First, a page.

Please forgive the cliché, but Shalane Flanagan’s win at Sunday’s New York City Marathon was one for the ages. After rolling with three-time defending NYC champ Mary Keitany and 66-minute half marathoner Mamitu Daska until final miles of the race, Flanagan broke away as she entered the east side of Central Park. She covered mile 25 in around five minutes flat, en route to becoming the first American woman in 40 years to win New York.
Her face as she crossed the line said it all. “I’ve been dreaming of a moment like this since I was a little girl,” Flanagan, 36, said afterwards.
As it happens, one of the dominant marathoners of Flanagan’s childhood was present on Sunday. Sitting in the bleachers flanking the finish line was none other than Joan Benoit Samuelson, who won the inaugural women’s Olympic marathon in Los Angeles in 1984. Samuelson, 60, wanted to run last month’s Chicago Marathon in a bid to become the first woman over 60 to run a sub-three hour marathon, but an injury forced her to withdraw. We have no doubt that she will be back.
We reached out to Samuelson to get her thoughts on the significance of Flanagan’s historic win.
“I was in the bleachers, right near the finish line, so I saw Shalane pass in front of me. I knew she was going to run well, based on how well Amy ran in the World Champs and Jordan’s run in Chicago. [Amy Cragg, Flanagan’s training partner, won a bronze medal in the marathon at last summer’s IAAF World Championships, while Jordan Hasay just ran the second fastest marathon by an American woman last month.] The athlete’s mind in me told me that she’d have something to prove now. I wouldn’t say it was pressure to prove something, so much as desire. To go out there and say, ‘Hey! I can do this, too!’ She’s had some injuries and she’s had some disappointments, but she’s a heck of an athlete. She ran a really smart race and looked strong the whole way through. So strong!
It’s great for the sport. Great for women everywhere regardless of their passions, and just a huge win on center stage.
Shalane was capable of a big win. She’s come so close. I know Boston was a heartbreaker for her [in 2014, Flanagan finished seventh in the Boston Marathon after leading the field for most of the first part of the race. She was slated to race again earlier this year, but an injury kept her from competing.] She really wanted to come back and win this one. I’m just delighted to see it happen, absolutely thrilled. She was so emotional at the end and you couldn’t help but be emotional with her.
Both Mary [Keitany] and Shalane ran the TD Beach to Beacon race this summer in my hometown. [Samuelson is the founder of this prestigious 10K.] They both ran great races. Mary won, but Shalane wasn’t too far behind and I knew she was training right through because all her focus was on New York.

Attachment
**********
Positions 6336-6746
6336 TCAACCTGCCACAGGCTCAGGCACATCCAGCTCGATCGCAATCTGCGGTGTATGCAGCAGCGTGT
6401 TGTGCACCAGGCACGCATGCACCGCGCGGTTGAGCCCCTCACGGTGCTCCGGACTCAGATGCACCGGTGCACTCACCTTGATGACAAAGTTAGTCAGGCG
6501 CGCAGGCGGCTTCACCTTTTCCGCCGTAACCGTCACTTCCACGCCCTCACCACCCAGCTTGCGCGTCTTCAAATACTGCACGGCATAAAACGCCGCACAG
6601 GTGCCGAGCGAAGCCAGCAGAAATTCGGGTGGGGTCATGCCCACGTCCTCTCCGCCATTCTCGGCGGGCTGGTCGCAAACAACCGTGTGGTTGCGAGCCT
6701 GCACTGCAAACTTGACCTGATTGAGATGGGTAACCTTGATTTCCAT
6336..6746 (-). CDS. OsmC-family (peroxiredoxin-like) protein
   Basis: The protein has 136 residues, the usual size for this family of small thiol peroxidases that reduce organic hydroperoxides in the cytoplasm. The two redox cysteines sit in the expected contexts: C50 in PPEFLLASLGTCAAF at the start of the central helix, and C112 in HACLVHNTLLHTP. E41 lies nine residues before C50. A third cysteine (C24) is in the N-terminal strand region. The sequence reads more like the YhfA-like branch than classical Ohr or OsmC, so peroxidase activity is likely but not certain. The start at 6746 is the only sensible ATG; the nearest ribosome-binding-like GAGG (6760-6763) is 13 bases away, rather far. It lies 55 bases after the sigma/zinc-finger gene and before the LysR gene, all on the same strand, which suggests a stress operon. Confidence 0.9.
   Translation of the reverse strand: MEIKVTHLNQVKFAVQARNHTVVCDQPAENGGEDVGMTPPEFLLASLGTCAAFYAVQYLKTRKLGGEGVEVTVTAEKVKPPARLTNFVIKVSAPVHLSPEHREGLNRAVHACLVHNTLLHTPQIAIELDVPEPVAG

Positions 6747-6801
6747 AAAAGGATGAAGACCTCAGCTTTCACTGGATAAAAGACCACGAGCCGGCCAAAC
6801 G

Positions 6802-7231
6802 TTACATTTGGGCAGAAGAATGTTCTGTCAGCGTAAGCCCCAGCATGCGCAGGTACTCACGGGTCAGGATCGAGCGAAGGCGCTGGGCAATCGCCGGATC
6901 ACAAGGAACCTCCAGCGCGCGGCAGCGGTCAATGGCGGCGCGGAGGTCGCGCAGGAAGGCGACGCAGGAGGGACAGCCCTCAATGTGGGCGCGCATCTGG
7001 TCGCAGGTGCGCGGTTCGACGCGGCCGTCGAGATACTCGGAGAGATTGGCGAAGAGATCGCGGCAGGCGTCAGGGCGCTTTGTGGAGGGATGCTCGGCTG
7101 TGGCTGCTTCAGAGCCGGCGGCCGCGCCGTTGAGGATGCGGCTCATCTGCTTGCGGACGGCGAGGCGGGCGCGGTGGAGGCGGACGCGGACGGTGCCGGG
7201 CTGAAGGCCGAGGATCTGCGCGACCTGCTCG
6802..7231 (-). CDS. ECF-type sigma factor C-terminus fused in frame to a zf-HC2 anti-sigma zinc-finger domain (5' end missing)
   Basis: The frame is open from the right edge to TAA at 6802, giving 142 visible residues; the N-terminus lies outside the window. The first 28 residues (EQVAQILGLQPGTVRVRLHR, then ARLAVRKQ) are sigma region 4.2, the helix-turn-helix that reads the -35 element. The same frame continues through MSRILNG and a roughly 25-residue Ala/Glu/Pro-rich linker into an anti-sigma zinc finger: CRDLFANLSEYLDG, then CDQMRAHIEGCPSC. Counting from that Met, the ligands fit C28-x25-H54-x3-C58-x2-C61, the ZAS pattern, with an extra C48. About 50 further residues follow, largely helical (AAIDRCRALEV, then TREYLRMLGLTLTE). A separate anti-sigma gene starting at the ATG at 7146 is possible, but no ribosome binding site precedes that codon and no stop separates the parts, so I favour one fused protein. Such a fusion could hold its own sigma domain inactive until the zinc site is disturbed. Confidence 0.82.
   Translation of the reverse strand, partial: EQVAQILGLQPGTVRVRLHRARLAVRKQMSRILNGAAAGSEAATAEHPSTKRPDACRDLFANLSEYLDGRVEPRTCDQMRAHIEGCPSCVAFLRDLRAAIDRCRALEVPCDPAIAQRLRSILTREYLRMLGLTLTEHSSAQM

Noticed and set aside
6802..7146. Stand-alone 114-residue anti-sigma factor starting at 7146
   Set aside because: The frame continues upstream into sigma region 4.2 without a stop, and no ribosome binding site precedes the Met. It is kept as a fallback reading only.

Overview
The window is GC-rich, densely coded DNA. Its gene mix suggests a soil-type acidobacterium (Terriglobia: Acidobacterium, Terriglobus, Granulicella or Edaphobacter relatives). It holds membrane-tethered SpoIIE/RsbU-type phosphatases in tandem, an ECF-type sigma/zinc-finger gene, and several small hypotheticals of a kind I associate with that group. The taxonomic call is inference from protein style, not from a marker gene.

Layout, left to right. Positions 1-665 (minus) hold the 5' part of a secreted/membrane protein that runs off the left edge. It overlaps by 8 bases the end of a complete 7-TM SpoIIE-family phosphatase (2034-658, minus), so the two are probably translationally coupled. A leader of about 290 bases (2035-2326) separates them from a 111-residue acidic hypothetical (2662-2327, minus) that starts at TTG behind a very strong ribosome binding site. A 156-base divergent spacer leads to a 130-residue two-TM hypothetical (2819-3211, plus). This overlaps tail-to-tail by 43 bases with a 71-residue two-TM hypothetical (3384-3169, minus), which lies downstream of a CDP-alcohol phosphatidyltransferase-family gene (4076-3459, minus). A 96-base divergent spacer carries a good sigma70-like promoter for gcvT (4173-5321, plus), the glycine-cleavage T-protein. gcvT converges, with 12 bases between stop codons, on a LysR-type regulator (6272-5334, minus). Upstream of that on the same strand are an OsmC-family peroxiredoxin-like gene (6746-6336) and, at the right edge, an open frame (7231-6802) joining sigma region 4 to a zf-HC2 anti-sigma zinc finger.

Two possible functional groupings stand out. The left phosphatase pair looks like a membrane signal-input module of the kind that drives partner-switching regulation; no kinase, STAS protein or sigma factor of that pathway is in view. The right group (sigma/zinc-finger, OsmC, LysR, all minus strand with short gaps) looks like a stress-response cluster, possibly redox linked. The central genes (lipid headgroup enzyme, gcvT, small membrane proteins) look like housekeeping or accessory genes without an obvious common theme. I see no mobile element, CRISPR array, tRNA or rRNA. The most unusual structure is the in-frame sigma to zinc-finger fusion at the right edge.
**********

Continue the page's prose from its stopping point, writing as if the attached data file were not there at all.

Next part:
Those women keep me young. They just go after it, and to see them go after it keeps me in the game. Shalane’s mother, Cheryl, was running when I started my career, so it’s gone full circle. To see her do what she did on Sunday and break that 40-year drought was just so inspiring to me. I see running as a two-way road. Perhaps Shalane gained some inspiration from me—what I did in L.A. and during my career—but, you know what? She gives it right back. All the young runners give it back.
So many people have just come up to me on the street and said, ‘What a race!’ and I just beamed. She so deserves it. It’s great for the sport. Great for women everywhere regardless of their passions, and just a huge win on center stage.
There’s no substitute for hard work. Sometimes we go over that fine line and it fails us. Shalane’s gone over that line, and I went over it when I was hoping to run Chicago, but you learn from your mistakes. We’ve all been there, and we’ll all go there, and hopefully all come back from there.
I had a blessed career. I’ve been at it for a long time. Being able to run at my level—five sub-3s in five different decades [Samuelson ran her first sub-3 marathon in Boston in 1979]—I can’t ask for any more. I still have the heart and the passion. I still want to get back in and try to tell the story. And Shalane’s success has inspired me to do that.
My wish was for Shalane to hit the race that she wanted to hit while the whole world was watching. And the whole world was watching. The world won’t forget, nor will Shalane.”
This interview has been condensed and edited for clarity.
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